Ii Effects of the DMI
Although the DMI is usually expected to be negligible (due to its relativistic nature) compared to the EC, there are instances Bode et al. (2007); Ferriani et al. (2008) where it is strong enough () to create remarkable spin-spiral structures. In this section, we take the limit in order to investigate the effects on the dynamics due only to the DMI. Then Eq. (1) is reduced to
This model is exactly solvable, since it can be mapped onto the XX model: (which is well known to be equivalent to a set of free spinless fermions) by rotating the basis at each site by an angle around the -axis. Moreover, its eigenstates are non-equilibrium or spin-current-carrying stationary states of the XX model at zero temperature, since the macroscopic spin-current (quantized along the direction of ) defined through the continuity equation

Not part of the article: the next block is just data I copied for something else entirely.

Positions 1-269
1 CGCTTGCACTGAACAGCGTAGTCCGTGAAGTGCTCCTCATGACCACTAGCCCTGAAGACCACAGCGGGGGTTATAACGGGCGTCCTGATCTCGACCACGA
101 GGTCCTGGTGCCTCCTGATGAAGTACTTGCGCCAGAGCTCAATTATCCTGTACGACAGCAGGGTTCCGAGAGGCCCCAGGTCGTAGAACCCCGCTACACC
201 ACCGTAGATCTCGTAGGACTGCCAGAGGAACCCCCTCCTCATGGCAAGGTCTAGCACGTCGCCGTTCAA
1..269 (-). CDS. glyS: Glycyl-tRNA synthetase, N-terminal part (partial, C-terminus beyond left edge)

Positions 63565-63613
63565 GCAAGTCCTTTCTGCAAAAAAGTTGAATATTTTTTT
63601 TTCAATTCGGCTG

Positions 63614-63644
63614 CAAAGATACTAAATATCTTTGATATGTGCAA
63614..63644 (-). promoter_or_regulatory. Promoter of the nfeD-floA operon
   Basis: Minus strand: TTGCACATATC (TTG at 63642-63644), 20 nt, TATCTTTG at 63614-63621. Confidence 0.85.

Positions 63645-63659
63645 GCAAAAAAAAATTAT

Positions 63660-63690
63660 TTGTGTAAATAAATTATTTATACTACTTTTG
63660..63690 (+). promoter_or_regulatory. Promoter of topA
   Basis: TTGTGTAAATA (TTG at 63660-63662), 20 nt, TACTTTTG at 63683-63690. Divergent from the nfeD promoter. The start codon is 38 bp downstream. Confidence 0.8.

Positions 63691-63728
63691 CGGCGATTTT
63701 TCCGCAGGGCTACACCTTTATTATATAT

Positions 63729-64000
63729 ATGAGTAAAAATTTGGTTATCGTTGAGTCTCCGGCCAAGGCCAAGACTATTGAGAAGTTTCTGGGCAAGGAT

can be foundAntal et al. (1999) to give and, given that this spin-current is a conserved quantity in the XX model, it follows that . The time evolution resulting from several initial states in the XX model such as the domain-wall state at the center of the chainAntal et al. (1999); Hunyadi et al. (2004); Gobert et al. (2005), the Néel state and the spin-density wave state Barmettler et al. (2010) has already been solved analytically, yielding a variety of phenomena such as quantum fronts in which quantized steps of spin flips are transported and oscillatory dynamics of the order parameter. Our initial spin-polarized state in the -direction contains eigenstates of the XX model such as the fully polarized states and , and also many excitations with a large number of domain walls (the Néel state being one of those); thus it is a highly non-equilibrium state at zero temperature. When this initial state is evolved under the XX Hamiltonian, there is no signature of dynamical formation of spin-spirals. Otherwise, when it is evolved under the DM Hamiltonian, the trajectory in the Hilbert space of the resulting state is different, and the formation of the spin-spirals is observed. Since there are no driving fields to excite this wave phenomenon, the open boundary conditions in our finite system play a crucial role in the establishment of these spin-currents. In particular, since , we expect to encounter a positive spin-current propagating to the right from one boundary, and a negative spin-current propagating to the left from the other boundary. Although in principle the real-time evolution can be investigated analytically in this case, it is a highly non-trivial problem; therefore we use the t-DMRG algorithm to inquire further into this.